In the following example, the CA's public certificate is placed on the mobile system and the central system. mobile1 is connecting to the company headquarters from home. The Internet service provider (ISP) network uses a NAT box to enable the ISP to assign mobile1 a private address. The NAT box then translates the private address into a public IP address that is shared with other ISP network nodes. Company headquarters is not behind a NAT. For setting up the computer at company headquarters, see Example 48, Configuring a Central Computer That Uses IKEv1 to Accept Protected Traffic From a Mobile System.

## /etc/hosts on mobile1
mobile1 192.0.2.3
main1 192.0.2.100
## /etc/inet/ipsecinit.conf on mobile1
# Find main1
{raddr 192.0.2.100} ipsec {encr_algs aes encr_auth_algs sha256 sa shared}
## /etc/inet/ike/ike.config on mobile1
# Global parameters
#
# Find CRLs by URI, URL, or LDAP
# Use CRL from organization's URI
use_http
#
# Use web proxy
proxy "http://cache1.example.org:8080/"
#
# Use LDAP server
ldap_server   "ldap1.example.org,ldap2.example.org:389"
#
# List CA-signed certificate
cert_root "C=US, O=ExampleCA Inc, OU=CA-Example, CN=Example CA"
#
# Rule for off-site systems with root certificate
{
  label "Off-site mobile1 with root certificate"
  local_id_type DNS
  local_id "mobile1.example.org"
  local_addr 0.0.0.0/0

# Find main1 and trust the root certificate
  remote_id "main1.example.org"
  remote_addr 192.0.2.100

p2_pfs 14

p1_xform
{auth_method rsa_sig oakley_group 14 encr_alg aes auth_alg sha256 }
}
Example 50  Accepting Self-Signed Certificates From a Mobile System

In the following example, self-signed certificates have been issued and are on the mobile and the central system. main1 is the company system that can accept connections from off-site systems. To set up the off-site systems, see Example 51, Using Self-Signed Certificates to Contact a Central System.

## /etc/hosts on main1
main1 192.0.2.100
## /etc/inet/ipsecinit.conf on main1
# Keep everyone out unless they use this IPsec policy:
{} ipsec {encr_algs aes encr_auth_algs sha256 sa shared}
## /etc/inet/ike/ike.config on main1
# Global parameters
#
# Self-signed certificates - trust me and enumerated others
cert_trust    "DNS=main1.example.org"
cert_trust    "jdoe@example.org"
cert_trust    "user2@example.org"
cert_trust    "user3@example.org"
#
# Rule for off-site systems with trusted certificate
{
  label "Off-site systems with trusted certificates"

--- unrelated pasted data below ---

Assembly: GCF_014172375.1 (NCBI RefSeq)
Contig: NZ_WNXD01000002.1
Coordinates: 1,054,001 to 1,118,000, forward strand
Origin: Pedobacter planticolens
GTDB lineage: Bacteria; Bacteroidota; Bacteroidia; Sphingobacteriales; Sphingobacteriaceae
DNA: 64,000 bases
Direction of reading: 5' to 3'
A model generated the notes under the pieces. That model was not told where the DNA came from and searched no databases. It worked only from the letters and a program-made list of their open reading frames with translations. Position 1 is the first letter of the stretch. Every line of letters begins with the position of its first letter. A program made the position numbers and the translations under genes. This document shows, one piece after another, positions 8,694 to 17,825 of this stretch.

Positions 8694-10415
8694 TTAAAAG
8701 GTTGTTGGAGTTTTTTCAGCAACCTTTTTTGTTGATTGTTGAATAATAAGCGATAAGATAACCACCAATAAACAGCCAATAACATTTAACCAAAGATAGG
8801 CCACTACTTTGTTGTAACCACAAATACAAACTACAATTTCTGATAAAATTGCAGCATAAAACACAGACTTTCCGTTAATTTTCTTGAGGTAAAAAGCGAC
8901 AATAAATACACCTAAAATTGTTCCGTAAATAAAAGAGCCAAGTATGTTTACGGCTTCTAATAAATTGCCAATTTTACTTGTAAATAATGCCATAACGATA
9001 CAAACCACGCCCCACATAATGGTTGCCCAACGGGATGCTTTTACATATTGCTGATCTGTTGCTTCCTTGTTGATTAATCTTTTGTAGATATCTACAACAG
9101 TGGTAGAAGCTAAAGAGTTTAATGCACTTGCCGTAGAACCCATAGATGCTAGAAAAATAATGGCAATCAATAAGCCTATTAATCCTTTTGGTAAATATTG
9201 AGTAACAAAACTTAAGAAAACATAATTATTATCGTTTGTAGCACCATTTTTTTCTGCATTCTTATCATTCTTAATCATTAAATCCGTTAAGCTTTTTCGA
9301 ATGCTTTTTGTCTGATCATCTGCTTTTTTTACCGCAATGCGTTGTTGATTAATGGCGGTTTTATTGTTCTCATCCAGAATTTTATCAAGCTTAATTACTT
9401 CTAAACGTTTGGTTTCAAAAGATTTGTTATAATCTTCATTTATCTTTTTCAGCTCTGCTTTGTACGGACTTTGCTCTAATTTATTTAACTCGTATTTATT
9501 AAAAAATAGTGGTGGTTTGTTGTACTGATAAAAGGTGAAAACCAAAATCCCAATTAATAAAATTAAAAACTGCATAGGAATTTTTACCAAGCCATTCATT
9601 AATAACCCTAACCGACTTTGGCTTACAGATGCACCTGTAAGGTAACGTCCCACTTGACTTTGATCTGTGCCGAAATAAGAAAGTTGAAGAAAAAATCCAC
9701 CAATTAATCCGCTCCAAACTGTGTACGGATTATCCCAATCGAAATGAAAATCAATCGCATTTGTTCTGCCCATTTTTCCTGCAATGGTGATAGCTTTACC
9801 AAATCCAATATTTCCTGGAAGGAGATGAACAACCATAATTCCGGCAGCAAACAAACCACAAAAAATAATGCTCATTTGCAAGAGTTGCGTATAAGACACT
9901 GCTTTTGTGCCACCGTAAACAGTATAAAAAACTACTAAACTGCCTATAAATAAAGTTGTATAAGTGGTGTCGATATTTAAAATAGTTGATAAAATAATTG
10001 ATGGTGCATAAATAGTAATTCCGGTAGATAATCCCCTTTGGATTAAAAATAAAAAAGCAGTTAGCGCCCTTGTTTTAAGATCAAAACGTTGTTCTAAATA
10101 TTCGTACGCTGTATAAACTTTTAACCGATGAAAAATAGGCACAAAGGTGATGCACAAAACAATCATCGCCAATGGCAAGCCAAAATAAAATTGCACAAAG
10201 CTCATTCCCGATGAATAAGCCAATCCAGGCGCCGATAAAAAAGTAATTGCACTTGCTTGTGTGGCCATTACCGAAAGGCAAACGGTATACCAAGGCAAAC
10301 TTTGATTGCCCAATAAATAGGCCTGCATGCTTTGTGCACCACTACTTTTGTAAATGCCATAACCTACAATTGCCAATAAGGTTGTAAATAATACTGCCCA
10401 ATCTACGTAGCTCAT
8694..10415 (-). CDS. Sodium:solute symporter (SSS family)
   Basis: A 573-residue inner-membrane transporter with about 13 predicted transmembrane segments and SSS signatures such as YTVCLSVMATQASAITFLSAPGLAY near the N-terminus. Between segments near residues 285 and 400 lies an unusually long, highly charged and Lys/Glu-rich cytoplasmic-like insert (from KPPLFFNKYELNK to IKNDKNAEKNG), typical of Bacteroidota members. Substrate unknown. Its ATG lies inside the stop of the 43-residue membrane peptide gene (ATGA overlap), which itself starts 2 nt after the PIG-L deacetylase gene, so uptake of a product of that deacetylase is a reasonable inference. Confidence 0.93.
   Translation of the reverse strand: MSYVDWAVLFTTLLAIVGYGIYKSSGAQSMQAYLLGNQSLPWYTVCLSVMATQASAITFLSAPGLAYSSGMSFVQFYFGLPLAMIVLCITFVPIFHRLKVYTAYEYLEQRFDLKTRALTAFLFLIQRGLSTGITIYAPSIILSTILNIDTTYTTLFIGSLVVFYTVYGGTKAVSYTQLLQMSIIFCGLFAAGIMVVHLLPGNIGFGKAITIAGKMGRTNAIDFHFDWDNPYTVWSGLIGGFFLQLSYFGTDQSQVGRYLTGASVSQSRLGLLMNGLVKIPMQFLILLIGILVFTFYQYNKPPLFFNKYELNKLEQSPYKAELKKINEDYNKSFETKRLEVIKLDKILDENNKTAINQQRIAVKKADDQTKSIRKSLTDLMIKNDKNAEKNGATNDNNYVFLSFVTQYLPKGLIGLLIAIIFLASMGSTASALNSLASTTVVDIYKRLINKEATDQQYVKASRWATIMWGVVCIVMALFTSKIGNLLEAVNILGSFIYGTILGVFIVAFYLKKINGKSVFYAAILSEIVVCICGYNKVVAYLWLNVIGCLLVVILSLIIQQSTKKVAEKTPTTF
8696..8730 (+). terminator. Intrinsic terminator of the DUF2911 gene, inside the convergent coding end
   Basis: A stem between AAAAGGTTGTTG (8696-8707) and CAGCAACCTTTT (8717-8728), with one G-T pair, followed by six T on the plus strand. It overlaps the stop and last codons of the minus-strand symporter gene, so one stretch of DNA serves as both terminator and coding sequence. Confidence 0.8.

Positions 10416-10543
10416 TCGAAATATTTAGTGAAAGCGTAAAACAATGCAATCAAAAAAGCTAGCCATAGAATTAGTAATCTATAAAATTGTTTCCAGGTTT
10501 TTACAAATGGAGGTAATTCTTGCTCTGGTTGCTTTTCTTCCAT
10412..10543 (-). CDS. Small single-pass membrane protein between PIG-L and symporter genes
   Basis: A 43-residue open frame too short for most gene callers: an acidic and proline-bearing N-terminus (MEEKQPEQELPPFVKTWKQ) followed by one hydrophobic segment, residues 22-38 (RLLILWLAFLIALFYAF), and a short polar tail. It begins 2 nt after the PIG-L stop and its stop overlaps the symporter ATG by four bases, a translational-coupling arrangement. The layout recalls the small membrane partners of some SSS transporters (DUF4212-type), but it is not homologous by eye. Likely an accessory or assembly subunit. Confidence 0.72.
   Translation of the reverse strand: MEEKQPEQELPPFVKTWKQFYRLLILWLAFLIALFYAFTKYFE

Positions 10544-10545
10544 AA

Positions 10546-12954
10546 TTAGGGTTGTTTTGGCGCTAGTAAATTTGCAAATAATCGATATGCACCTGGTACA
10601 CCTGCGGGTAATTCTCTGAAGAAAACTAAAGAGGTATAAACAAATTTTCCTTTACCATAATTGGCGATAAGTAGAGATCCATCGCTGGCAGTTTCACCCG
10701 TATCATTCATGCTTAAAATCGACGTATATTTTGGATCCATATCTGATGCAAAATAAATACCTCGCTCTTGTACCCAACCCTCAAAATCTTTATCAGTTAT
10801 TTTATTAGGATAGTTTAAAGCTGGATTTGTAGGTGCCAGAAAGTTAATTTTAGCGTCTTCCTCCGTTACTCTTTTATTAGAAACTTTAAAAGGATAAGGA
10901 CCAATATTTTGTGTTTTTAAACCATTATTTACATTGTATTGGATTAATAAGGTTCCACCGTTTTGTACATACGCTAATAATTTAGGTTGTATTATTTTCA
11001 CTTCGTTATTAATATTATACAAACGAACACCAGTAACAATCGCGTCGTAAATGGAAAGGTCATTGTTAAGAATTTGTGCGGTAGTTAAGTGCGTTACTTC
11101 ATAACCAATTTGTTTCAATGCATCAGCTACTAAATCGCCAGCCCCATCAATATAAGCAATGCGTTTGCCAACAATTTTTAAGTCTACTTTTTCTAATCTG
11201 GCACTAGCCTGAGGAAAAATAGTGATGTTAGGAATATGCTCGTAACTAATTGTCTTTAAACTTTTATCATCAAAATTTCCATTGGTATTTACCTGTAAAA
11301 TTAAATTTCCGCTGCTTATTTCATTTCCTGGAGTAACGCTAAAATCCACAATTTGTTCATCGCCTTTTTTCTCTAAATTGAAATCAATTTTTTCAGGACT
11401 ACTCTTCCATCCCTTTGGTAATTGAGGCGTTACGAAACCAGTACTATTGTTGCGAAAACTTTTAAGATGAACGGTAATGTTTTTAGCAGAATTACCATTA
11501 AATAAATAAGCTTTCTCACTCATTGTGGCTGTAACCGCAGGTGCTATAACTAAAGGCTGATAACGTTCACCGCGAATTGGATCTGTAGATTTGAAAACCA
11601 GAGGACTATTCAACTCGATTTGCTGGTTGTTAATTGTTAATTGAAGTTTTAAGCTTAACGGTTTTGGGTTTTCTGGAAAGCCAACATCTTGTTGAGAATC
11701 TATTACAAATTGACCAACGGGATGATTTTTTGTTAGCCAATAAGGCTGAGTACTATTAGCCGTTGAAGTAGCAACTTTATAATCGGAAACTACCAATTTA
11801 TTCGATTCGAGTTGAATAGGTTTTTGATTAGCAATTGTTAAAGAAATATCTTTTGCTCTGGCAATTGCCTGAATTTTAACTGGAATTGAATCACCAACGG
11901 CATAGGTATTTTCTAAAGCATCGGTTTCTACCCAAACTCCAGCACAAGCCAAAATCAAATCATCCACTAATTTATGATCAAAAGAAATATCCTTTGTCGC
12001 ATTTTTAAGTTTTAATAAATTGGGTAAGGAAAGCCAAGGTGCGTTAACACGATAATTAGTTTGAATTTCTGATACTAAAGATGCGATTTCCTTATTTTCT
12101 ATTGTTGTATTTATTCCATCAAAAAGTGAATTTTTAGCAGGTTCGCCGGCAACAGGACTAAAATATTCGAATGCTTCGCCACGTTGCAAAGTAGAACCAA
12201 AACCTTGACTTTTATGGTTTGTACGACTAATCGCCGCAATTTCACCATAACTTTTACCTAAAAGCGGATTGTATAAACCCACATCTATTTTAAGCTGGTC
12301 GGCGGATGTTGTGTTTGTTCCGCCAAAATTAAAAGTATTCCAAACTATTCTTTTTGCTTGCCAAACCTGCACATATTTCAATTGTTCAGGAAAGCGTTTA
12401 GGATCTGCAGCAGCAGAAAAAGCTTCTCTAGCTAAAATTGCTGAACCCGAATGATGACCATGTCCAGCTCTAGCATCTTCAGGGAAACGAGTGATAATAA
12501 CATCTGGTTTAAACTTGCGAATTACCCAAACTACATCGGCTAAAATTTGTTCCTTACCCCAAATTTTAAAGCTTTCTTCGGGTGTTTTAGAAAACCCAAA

local_id_type DNS
  local_id "main1.example.org"
  local_addr 192.0.2.100

# Trust the self-signed certificates
# so allow any remote_id and any remote IP address.
  remote_id ""
  remote_addr 0.0.0.0/0

p2_pfs 14

p1_xform
{auth_method rsa_sig oakley_group 14 encr_alg aes auth_alg sha256 }
}
Example 51  Using Self-Signed Certificates to Contact a Central System

In the following example, mobile1 is connecting to the company headquarters from home. The certificates have been issued and placed on the mobile and the central system. The ISP network uses a NAT box to enable the ISP to assign mobile1 a private address. The NAT box then translates the private address into a public IP address that is shared with other ISP network nodes. Company headquarters is not behind a NAT. To set up the computer at company headquarters, see Example 50, Accepting Self-Signed Certificates From a Mobile System.

## /etc/hosts on mobile1
mobile1 192.0.2.3
main1 192.0.2.100
## /etc/inet/ipsecinit.conf on mobile1
# Find main1
{raddr 192.0.2.100} ipsec {encr_algs aes encr_auth_algs sha256 sa shared}
## /etc/inet/ike/ike.config on mobile1
# Global parameters

# Self-signed certificates - trust me and the central system
cert_trust    "jdoe@example.org"
cert_trust    "DNS=main1.example.org"
#
# Rule for off-site systems with trusted certificate
{
  label "Off-site mobile1 with trusted certificate"
  local_id_type email
  local_id "jdoe@example.org"
  local_addr 0.0.0.0/0

# Find main1 and trust the certificate
  remote_id "main1.example.org"
  remote_addr 192.0.2.100

p2_pfs 14

p1_xform
{auth_method rsa_sig oakley_group 14 encr_alg aes auth_alg sha256 }
}

Next Steps

If you have not completed establishing IPsec policy, return to the IPsec procedure to enable or refresh IPsec policy. For examples of IPsec policy protecting VPNs, see Protecting a VPN With IPsec. For other examples of IPsec policy, see How to Secure Network Traffic Between Two Servers With IPsec.